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Why inflation may be a good thing for U.S. economy, unless stagflation hits

Not only are you paying more for stuff than a year ago, but the consistently higher-than-expected readings in the Consumer Price Index continue to devastate the stock market, sending the S&P 500 down over 1,000 points on Tuesday, its worst day since June 2020

One of America’s top financial historians says this moment calls for a lesson in economics.

“The reopening inflation we’ve had has so far been a very good thing,” Brad DeLong, a professor at UC Berkeley, told Fortune. His comments contradict the more hawkish stance on inflation famously championed by Harvard economist Larry Summers, who worked alongside DeLong in the Department of the Treasury during the Clinton administration.

DeLong argues that there is a major economic shift taking place that people should welcome. It all has to do with our strange but kind of wonderful post-pandemic economy.

The Zoom world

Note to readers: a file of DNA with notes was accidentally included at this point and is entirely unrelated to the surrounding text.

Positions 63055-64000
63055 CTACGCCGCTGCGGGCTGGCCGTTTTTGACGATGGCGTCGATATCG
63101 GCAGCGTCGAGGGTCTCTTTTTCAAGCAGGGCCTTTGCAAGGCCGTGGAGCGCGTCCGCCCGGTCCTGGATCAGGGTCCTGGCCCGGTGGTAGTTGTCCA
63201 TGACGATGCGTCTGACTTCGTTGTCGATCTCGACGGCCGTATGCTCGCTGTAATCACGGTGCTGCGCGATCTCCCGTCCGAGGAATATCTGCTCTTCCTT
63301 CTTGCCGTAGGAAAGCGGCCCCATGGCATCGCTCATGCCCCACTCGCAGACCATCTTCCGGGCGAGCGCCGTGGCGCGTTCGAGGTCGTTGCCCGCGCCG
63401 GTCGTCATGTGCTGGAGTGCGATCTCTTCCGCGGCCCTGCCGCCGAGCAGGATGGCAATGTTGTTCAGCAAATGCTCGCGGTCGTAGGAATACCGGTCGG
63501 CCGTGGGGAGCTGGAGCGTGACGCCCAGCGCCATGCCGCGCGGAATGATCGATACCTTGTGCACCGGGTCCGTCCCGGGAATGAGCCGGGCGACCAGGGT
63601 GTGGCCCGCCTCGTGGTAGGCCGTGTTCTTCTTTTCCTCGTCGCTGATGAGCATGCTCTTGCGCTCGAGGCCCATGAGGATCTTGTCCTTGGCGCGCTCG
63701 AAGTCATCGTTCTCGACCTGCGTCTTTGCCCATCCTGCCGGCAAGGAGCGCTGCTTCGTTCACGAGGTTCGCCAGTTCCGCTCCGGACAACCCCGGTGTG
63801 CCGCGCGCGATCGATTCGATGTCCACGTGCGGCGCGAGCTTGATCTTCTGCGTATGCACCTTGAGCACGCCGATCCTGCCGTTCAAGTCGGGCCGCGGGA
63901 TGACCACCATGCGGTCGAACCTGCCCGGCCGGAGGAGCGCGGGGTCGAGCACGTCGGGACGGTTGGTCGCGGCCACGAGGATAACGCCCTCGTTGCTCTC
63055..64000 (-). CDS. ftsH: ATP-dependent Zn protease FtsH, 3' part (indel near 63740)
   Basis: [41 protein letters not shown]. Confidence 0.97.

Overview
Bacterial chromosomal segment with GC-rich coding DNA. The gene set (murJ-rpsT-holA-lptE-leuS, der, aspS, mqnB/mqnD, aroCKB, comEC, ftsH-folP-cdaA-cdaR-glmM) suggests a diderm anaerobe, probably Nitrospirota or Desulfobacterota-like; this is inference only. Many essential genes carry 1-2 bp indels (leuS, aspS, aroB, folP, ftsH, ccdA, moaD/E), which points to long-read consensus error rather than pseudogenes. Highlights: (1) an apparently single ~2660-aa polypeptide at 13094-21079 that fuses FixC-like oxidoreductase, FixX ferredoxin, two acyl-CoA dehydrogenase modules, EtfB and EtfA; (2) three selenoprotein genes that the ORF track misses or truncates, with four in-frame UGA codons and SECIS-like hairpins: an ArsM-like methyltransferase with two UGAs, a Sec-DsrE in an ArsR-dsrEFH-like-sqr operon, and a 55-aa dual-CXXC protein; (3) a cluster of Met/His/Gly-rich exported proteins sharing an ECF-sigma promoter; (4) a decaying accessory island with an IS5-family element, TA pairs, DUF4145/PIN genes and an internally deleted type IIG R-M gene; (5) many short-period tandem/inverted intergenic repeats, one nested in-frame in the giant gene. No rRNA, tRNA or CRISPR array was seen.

The new economy, DeLong says, is one with more time spent online, fewer jobs requiring in-person interactions, and a substantially higher rate of goods production.

It’s like we have zoomed decades into the future in just a few years.

“A couple of decades,” DeLong said when asked about how many years of economic change have been crunched into just over two: “A couple of decades of structural change and social and economic learning about how to be online as a permanent thing.”

“Fewer in-person workers in retail establishments, a lot more delivery orders, substantially more goods production, and also substantially more information entertainment and production as well,” is how DeLong described his vision for the new economy during a separate interview with Fortune last week covering his new book, Slouching towards Utopia. The meeting took place over Zoom, DeLong noted, proving his point.